In biology, were light microscopy is the most popular imaging technique used in almost every lab, this means, for example, that many sub-cellular features cannot be imaged. Super-resolution microscopy is the general name for techniques that combat this harsh consequence. The Nobel prize in Chemistry from 2014 recognized the important breakthroughs in this field and in particular those achieved by Moerner, Betzig and Hell [6]. Super-resolution techniques can be classified according to the assumptions they violate in Abbe’s analysis. For example, photoactivated localization microscopy (PALM) and stochastic optical reconstruction microscopy (STORM) rely on a fluorescent scene fluctuating with time, breaching the assumption of a stationary image. Until recently, the aforementioned classification of super-resolution methods pointed to an interesting fact: all but one of the basic assumptions in Abbe’s analysis have been violated, the implicit assumption that light is described by classical waves.

A Super-Resolved Image from Quantum Correlations

Since the diffraction limit was mathematically formulated in the 19th century, prior to the discovery of quantum mechanics, it contained the implicit assumption that light can be described by classical waves. We were the first to suggest [7], and later experimentally demonstrate [8], how a Hanbury-Brown and Twiss antibunching measurement, as described above, can be used to construct a super-resolved image. To date, there are several different experimental implementations of variations on this idea, detailed below [9, 10].

Figure 2a shows the method used in reference 8 schematically. When a scene is labelled with fluorescent markers that emit a single photon at a time, such as dye molecules and quantum dots, the light collected by the camera is inherently non-classic. To observe the quantum nature of light the sample is excited with a short laser pulse and one camera frame is taken for each pulse with a single-photon sensitive camera (EMCCD). The light from each marker spreads according to the diffraction limit (the PSF) onto a few pixels and each photon is detected stochastically by one of them. This is precisely the same experiment described above to measure photon antibunching. Two neighboring pixels observing the same marker will be anti-correlated; if one measures a photon in the current frame, the other surely does not. In more accurate terms, it is possible to measure an image of the second order correlation function of the photon stream; the PSF in such an image is a second power of the original PSF and therefore narrower by a factor of √2. Notably, one can measure higher order (n) anti-correlation. The absence of simultaneous n-photon detection events leads to gain of a √n in resolution. Figure 2b displays, from left to right, a series images for the same scene with a standard microscope, second and third order antibunching presenting a noticeable resolution improvement. While this approach can theoretically allow unlimited resolution enhancement by measuring high orders of correlation, each additional anti-correlation order relies on events that are less frequent by roughly the collection efficiency of emitted photons, corresponding to an order of magnitude. As a result, the long exposure times required to enhance the resolution merely by a factor of √3 limit the application of this method alone to biological samples.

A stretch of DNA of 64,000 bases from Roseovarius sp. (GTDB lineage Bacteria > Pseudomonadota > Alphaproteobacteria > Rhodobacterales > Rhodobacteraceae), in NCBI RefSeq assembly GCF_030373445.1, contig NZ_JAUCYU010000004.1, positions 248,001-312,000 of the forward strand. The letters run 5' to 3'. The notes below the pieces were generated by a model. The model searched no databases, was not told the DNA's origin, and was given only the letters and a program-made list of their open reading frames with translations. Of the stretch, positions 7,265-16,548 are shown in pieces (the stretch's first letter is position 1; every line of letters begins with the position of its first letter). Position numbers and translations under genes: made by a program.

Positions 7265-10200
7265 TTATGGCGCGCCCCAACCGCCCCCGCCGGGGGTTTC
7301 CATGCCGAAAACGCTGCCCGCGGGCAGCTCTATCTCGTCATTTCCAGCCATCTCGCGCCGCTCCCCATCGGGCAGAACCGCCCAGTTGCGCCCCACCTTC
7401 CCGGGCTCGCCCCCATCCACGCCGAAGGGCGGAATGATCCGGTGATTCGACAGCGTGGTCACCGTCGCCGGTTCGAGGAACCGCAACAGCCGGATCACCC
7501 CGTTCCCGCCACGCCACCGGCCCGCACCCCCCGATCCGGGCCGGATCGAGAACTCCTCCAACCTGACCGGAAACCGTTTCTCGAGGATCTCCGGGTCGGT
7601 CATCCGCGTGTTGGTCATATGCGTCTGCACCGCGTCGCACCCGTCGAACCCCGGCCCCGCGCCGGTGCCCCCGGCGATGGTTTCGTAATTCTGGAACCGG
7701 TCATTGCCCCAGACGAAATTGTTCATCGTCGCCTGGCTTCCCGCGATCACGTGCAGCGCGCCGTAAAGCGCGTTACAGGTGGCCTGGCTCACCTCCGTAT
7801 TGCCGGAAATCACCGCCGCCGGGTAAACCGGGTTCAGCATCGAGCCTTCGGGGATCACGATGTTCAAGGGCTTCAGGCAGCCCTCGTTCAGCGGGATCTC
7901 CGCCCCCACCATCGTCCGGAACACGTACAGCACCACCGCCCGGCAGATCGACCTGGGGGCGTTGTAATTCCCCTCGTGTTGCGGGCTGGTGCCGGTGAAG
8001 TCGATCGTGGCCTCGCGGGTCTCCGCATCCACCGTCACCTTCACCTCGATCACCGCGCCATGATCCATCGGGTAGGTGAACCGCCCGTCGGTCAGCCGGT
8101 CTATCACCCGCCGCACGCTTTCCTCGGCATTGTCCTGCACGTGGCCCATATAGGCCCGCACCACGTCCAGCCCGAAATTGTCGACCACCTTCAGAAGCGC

The Extra Information Contained in Photon Correlations

As described in the previous section, while one can construct a super-resolved image by measuring quantum photon correlations alone, their acquisition is very slow. Relying solely on photon anti-bunching yields only a modest resolution improvement in reasonable acquisition times. An alternative approach would be to complement an existing super-resolution technique with the extra information stored in photon correlation data.

STORM and PALM, mentioned above, are excellent candidates for such a combination since they can be performed with single photon emitters, organic dye molecules. In these super-resolution methods, subsequent images of a fluctuating scene are acquired, containing only a sparse subset of active markers in each frame [11, 12]. Since the emitters in the subset are, on-average, well separated one can pinpoint their position with high accuracy by locating the center of the emission pattern (the PSF).

However, a problem arises when we want to acquire images at high rates. To do so one must increase the density of active markers per frame. Yet, already at rather low densities markers will frequently spatially overlap. To find their position one should preferably know the number of overlapping emitters. Without this knowledge, even a sophisticated computer algorithm fails to construct a trustworthy image, adding many false extra markers. A possible relief could be a source of extra information about the number of markers in each frame.